From little things, big things grow…

There was a recurring riff behind National’s opposition to two very different Bills on Members’ Day Wednesday. One commonality was that both Bills were voted down by National, Act and United Future, and supported by Greens, Labour, Progressives and Maori Parties.

But the riff I want to highlight is the idea that the problem is so big, and the proposed solution is so small, that it’s better to do nothing than take a step towards the solution. Funnily enough Members’ Bills can only ever be partial solutions due to the constraints of standing orders.

Jeanette Fitzsimons’ Resource Management (Climate Protection) Bill sought to return to the RMA “the consideration of climate change in the granting of air discharge consents and the formulation of regional plans”. The Greens argue that climate change requires responses at all levels – individual, community, council, government and international – and having climate change emissions ignored by the RMA makes for planning and decision that make emissions worse. For example, the commissioners on the Rodney gas station were unable to consider the emissions from that plant as having any impact on the environment. Despite this, one of the arguments used by National’s Nicky Wagner in the debate [not online yet] was that climate change is far too big an issue to leave it to the RMA or Councils to deal with. Well, obviously, but is that a reason not to allow the RMA and Councils to play their part?

Also up for Second Reading was former MP Matt Robson’s Liquor Advertising Bill that would have restricted liquor advertising on television to between 10pm and midnight (currently 8:30pm to midnight). The Bill’s new sponsor, Brendan Burns, acknowledged that the Bill was not the whole answer to the problem, but that: “It confronts what can be done immediately to reduce the harm of alcohol advertising.” Yet, despite National MPs accepting that excessive drinking by young people is a serious problem, National’s Nikki Kaye tried to argued that:  “We need to consider the whole problem” as a reason to oppose this step. Despite it being a conscience vote, all National MPs voted nay.

All I can say is that we’d be well advised to apply the motto from Paul Kelly and Kev Carmody: “From little things, big things grow…”

7 Comments Posted

  1. “Members’ Bills can only ever be partial solutions due to the constraints of standing orders.”

    Could you elaborate? I’m obviously not as familiar with standing orders as you are.

    This strikes me as fundamentally undemocratic. Parliament is our house of representatives, and decisions are made by a majority – members should be free to put up legislation, have it decided upon by the majority and then voted up or down. Clearly the idea that 20 individuals making decisions in secret in cabinet should rule the nation is still prevalent.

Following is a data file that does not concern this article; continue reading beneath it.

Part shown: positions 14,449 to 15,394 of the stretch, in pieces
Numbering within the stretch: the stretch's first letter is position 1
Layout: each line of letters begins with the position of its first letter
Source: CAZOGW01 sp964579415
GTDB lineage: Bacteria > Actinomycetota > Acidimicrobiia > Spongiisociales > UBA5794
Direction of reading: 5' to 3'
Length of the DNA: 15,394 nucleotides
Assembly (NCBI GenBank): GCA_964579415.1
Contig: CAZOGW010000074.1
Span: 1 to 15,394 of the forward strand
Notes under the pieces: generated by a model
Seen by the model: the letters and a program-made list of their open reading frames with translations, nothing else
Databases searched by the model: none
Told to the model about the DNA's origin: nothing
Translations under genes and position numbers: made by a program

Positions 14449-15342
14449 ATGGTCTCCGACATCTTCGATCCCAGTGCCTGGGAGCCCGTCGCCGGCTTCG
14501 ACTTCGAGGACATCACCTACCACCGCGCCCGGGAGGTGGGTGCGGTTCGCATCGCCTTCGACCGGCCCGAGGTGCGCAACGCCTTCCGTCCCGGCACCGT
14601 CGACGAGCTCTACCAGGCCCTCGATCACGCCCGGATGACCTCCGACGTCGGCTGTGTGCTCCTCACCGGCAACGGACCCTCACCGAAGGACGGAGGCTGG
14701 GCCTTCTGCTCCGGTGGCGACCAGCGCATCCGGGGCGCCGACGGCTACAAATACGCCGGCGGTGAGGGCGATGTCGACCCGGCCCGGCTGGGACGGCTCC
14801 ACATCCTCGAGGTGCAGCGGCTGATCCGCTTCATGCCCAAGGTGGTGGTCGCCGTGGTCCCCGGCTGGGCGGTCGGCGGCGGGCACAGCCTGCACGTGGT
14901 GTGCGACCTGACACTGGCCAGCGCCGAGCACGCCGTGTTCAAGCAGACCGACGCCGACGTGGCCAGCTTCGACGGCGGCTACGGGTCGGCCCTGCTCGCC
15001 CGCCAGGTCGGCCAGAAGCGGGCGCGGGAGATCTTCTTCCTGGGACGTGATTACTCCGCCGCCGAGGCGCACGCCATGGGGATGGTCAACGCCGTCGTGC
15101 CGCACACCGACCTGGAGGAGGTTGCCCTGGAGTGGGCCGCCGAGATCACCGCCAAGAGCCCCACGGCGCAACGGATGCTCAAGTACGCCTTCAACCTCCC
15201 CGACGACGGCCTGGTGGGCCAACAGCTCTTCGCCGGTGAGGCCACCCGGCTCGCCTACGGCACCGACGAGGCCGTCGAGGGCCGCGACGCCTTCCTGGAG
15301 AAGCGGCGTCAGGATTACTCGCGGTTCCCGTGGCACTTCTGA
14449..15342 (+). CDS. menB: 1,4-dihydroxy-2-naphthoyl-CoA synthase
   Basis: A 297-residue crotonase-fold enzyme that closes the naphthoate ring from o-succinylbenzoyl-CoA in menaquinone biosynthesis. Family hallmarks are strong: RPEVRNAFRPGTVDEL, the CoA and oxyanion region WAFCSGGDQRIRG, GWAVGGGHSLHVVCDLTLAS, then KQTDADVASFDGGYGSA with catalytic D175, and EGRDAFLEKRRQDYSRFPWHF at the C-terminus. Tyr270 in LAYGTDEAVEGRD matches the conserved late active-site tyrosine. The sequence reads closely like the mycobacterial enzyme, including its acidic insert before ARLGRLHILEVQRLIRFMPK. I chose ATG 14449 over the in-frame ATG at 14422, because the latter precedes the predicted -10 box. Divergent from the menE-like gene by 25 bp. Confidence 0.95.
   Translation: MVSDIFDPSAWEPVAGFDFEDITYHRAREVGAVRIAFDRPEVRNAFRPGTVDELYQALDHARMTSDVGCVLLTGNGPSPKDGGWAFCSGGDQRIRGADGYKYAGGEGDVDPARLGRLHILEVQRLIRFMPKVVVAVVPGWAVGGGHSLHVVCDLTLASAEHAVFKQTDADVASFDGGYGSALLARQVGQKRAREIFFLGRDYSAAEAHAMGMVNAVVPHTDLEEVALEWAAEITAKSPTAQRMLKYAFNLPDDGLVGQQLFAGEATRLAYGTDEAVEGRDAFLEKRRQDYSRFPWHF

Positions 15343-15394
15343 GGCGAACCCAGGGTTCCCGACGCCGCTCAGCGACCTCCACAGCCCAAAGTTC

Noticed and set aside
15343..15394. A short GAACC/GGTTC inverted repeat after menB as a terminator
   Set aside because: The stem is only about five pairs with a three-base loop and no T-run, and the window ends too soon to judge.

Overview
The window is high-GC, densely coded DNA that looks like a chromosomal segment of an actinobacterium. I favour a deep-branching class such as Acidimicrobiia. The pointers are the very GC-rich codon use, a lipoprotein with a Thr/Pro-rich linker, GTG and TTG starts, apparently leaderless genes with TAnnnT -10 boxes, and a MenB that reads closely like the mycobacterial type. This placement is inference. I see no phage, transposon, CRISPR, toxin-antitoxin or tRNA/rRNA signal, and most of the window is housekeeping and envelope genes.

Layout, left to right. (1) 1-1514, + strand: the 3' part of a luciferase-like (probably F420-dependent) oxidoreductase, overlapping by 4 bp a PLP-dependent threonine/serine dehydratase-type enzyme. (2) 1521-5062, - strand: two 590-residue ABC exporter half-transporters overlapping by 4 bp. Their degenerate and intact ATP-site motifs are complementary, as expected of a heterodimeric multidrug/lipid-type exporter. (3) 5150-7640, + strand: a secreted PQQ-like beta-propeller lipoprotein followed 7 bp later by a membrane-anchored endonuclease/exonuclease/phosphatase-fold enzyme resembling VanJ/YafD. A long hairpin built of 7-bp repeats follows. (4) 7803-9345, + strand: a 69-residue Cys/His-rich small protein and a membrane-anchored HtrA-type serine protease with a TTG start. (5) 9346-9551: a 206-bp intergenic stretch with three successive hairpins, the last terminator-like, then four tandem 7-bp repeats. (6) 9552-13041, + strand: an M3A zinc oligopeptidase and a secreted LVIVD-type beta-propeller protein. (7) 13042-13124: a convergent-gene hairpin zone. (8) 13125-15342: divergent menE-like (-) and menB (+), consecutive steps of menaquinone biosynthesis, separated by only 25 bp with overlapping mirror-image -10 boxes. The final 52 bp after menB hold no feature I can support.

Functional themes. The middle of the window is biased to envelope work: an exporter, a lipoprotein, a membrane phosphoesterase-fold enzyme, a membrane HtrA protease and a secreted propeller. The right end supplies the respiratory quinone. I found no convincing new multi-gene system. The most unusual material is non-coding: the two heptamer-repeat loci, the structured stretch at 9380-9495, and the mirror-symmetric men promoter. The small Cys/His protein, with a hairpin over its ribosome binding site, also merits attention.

2. I think that a real government would have the integrity to give the lobbey groups (BRT etc.) the heave ho and consider the above bills RMA climate protection bill, the bio fuels bill, the fishing and forrestry bills and the liquor advertising bill on their merrits.

    Surely it is not rocket science to see that the above mentioned bills intent is to save this planet.

    Is it sensible to have billions of tons of edible corn turned into ethanol?
    While millions starve.

    Is it wise to have alcohol advertising on TV in front of children?
    After all cigarette advertising is banned altogether and good my father died from pipe tobacco.

    I hope Mr. Key and co forget about partisan politics and consider what is good for the environment.

  3. Big Bro – Richard Worth, prime Tory material, born to rule and ruin, a pinko ?
    Shame about Katherine Rich though, there was hope there, til her light got snuffed out by the Worthy Tory Old Boys.

  4. The National party are wimps when it comes to climate change.

    A real government would give the middle finger to those who insist on pushing the climate change con, a real government would be brave enough to admit that the emperor is indeed naked.

    We have to get rid of weak, spineless pinko’s inside National, Katherine Rich and Richard Worth have gone, Nick Smith and John Key are next.

  5. It seems that the National Party is frozen to do anything about the real issues of Climate change as their backers would be upset and thus they do nothing.

    If over 70% polled think we are not doing enough about climate/atmospheric issues then they have no option than to vote Green eventually. I hope for my Grandkids sake that they wake up in the next election. The 10% who don’t agree unfortunately are heavily represented by haves who don’t have to deal with the real world. My farming background and personal experiences tell me we need a far more responsible public service to keep better track of the pressure points in the water and air waste processes.

    I guess in a down turn that all this will aggravate, it will take real Green political will to keep looking and finding just solutions, just as the banks need to take a smaller cut of the pie to allow others to keep their heads above water – interest rates.

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